Published on: February 22, 2013
by Sylvia Booth Hubbard for NewsMax:
You’ve misplaced your cellphone — again. And last month when you went to the mall, you forgot where you parked your car. Are you having a couple of “senior moments,” or do you have a symptom of something more serious? Could forgetting be a sign you’re developing Alzheimer’s?
Everyone forgets occasionally, say experts, and episodes usually increase with age. “As time goes on, short-term memory declines,” says neurologist Dr. Richard Isaacson, author of “The Alzheimer’s Diet.”
“While it’s common for people as they age to occasionally forget things, like names, and even misplace objects, usually they are able to remember the names later, as well as find the missing objects,” Dr. Isaacson said.
With normal aging, for example, you’ll might forget where you parked at the mall. But with Alzheimer’s, you may not remember how you got to the mall.
Check out some common memory problems and see how normal aging differs from Alzheimer’s:
• You can’t remember names as well as you used to. If you can’t remember the name of a casual acquaintance, it’s a sign of normal aging. However, if you forget the name of a grandchild or other close family members, you may be developing Alzheimer’s.
• You misplace items. An occasional misplaced object can usually be blamed on a hectic lifestyle and too many distractions, but putting common objects in obviously inappropriate places, such as a carton of milk in the laundry basket, should be a cause for alarm.
• You have to think to do something you did easily in the past. If you take longer to figure out how to program your cellphone, you may just be tired or stressed. But if you forget how to use a simple object such as a toaster or blender, you may be in trouble.
• Taking the wrong turn. If you take the wrong turn off the interstate, you were probably woolgathering and not paying attention. But if you get lost in an area you’ve been living in for years, it’s more than normal aging.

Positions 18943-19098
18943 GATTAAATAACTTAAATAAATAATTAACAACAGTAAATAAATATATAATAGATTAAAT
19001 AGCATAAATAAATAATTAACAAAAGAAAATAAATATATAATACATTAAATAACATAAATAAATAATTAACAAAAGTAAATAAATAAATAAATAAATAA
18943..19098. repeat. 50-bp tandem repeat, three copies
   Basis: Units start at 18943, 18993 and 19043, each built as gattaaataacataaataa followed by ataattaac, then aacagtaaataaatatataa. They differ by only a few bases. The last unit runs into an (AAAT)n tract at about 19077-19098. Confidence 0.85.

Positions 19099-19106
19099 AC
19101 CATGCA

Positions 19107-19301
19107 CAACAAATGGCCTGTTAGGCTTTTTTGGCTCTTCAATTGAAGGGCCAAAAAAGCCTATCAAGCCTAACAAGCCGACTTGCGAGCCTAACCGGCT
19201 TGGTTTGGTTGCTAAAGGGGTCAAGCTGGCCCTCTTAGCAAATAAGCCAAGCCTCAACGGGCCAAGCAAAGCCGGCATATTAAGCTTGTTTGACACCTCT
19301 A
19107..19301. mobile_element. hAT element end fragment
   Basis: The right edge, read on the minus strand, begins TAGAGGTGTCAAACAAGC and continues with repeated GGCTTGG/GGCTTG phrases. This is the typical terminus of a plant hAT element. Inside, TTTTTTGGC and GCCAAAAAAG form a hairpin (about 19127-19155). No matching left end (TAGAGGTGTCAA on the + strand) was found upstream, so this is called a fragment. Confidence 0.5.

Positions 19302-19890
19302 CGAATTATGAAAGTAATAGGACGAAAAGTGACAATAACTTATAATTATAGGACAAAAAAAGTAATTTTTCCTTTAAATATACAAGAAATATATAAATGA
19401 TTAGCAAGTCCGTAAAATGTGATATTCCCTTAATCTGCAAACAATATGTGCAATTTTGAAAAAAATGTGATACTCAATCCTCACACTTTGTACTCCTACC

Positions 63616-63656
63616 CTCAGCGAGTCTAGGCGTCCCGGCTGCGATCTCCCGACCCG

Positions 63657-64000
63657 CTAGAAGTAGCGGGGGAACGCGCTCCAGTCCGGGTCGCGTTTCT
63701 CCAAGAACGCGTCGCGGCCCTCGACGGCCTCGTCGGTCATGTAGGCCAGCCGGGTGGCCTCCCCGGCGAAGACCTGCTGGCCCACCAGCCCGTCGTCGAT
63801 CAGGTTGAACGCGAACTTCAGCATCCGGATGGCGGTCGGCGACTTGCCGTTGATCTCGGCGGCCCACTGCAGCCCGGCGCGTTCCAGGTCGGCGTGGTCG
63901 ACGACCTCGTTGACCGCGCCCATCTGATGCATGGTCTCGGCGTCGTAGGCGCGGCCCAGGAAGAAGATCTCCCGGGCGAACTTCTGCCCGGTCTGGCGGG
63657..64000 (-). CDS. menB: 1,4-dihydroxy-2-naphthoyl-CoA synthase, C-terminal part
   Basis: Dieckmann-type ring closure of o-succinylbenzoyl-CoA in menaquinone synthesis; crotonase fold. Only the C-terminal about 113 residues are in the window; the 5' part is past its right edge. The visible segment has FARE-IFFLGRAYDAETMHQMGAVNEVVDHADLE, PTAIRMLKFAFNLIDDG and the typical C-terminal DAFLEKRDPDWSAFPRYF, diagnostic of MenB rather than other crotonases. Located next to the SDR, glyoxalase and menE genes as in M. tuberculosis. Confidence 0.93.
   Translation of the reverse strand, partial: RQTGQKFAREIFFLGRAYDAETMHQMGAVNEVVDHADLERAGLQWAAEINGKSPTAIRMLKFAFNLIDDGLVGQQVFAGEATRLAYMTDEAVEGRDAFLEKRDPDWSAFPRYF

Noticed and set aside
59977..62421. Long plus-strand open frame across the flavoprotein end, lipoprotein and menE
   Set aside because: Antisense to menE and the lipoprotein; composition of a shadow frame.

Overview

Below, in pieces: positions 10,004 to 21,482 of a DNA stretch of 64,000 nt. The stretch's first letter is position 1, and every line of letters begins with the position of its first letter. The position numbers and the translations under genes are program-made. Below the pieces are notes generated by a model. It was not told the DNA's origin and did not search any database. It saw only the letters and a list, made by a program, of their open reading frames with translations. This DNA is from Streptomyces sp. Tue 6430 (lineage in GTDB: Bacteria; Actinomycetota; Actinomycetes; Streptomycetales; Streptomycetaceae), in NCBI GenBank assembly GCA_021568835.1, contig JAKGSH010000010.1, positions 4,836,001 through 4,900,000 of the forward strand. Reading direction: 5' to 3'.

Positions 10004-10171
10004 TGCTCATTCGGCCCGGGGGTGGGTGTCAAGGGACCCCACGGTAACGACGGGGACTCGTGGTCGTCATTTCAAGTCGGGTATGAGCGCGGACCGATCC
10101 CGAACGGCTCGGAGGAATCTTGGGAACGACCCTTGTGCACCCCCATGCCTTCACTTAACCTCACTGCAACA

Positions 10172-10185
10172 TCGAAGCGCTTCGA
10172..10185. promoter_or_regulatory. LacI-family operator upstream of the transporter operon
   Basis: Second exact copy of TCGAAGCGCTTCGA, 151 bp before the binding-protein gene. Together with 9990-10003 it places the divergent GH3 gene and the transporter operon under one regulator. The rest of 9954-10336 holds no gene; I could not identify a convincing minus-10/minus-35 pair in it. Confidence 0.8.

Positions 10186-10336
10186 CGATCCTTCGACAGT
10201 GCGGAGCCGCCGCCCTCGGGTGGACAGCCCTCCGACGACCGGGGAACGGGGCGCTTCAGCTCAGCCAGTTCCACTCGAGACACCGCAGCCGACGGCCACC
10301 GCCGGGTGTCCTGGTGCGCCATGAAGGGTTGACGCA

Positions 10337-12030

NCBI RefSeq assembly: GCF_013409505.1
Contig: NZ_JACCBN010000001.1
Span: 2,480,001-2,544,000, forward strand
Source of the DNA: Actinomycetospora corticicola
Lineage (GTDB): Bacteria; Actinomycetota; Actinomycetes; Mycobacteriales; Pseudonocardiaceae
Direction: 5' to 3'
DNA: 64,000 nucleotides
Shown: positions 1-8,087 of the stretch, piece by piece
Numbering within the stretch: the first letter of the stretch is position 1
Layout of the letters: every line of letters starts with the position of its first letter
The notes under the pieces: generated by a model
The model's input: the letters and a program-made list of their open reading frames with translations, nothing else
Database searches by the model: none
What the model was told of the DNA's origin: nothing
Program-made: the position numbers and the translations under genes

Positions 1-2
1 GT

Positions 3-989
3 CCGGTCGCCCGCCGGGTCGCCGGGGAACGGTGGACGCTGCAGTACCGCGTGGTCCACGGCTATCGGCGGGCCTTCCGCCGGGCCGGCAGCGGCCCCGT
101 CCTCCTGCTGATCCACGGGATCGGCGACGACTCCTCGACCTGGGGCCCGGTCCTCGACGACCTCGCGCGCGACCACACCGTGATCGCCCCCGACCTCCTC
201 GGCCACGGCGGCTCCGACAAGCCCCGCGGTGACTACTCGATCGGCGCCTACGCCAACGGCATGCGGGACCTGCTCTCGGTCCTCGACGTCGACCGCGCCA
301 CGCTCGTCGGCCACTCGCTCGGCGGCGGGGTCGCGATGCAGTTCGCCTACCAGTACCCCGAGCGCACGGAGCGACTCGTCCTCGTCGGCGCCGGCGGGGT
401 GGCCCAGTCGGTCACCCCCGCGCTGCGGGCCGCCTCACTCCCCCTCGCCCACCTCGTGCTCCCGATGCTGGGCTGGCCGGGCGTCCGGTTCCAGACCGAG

• Your concentration isn’t as good, and you don’t learn as quickly. Concentration often diminishes with aging, and it’s normal to learn more slowly. But not being able to concentrate or learn at all are warning signs of Alzheimer’s.
• You forget to pay a bill. Everyone forgets to pay a bill every now and then. But it’s a cause for concern if you regularly receive notices of unpaid bills and can’t balance your checkbook any longer.
• You have trouble finding the right word. If you sometimes have trouble finding the right words to express yourself, that’s probably normal. But stopping talking in the middle of a conversation — and not realizing a conversation was taking place — or repeating yourself over and over, are warning signs.
• You forget experiences. If you forgot part of an experience you had on vacation, that’s normal. But forgetting you took the vacation a definite warning sign that something serious is amiss.
There are many reasons for memory lapses that aren’t linked with either aging or Alzheimer’s, including reactions to medications and nutritional deficiencies. If you’re concerned, see your doctor.
Older people who report greater levels of social engagement have more robust gray matter in regions of the brain relevant in dementia, according to new research led by scientists at the University of Pittsburgh Graduate School of...
In a new study, University of Nebraska–Lincoln sociologist Marc A. Garcia explored how educational attainment can benefit cognitive health in later life, and whether there are differences in its benefits among minorities. Garcia and his co-authors...
A genetic variation in some people may be associated with cognitive decline that can’t be explained by deposits of two key proteins associated with Alzheimer’s disease, amyloid β and tau, according to a study...
The material presented through the Think Tank feature on this website is in no way intended to replace professional medical care or attention by a qualified practitioner. WBHI strongly advises all questioners and viewers using this feature with health problems to consult a qualified physician, especially before starting any treatment. The materials provided on this website cannot and should not be used as a basis for diagnosis or choice of treatment. The materials are not exhaustive and cannot always respect all the most recent research in all areas of medicine.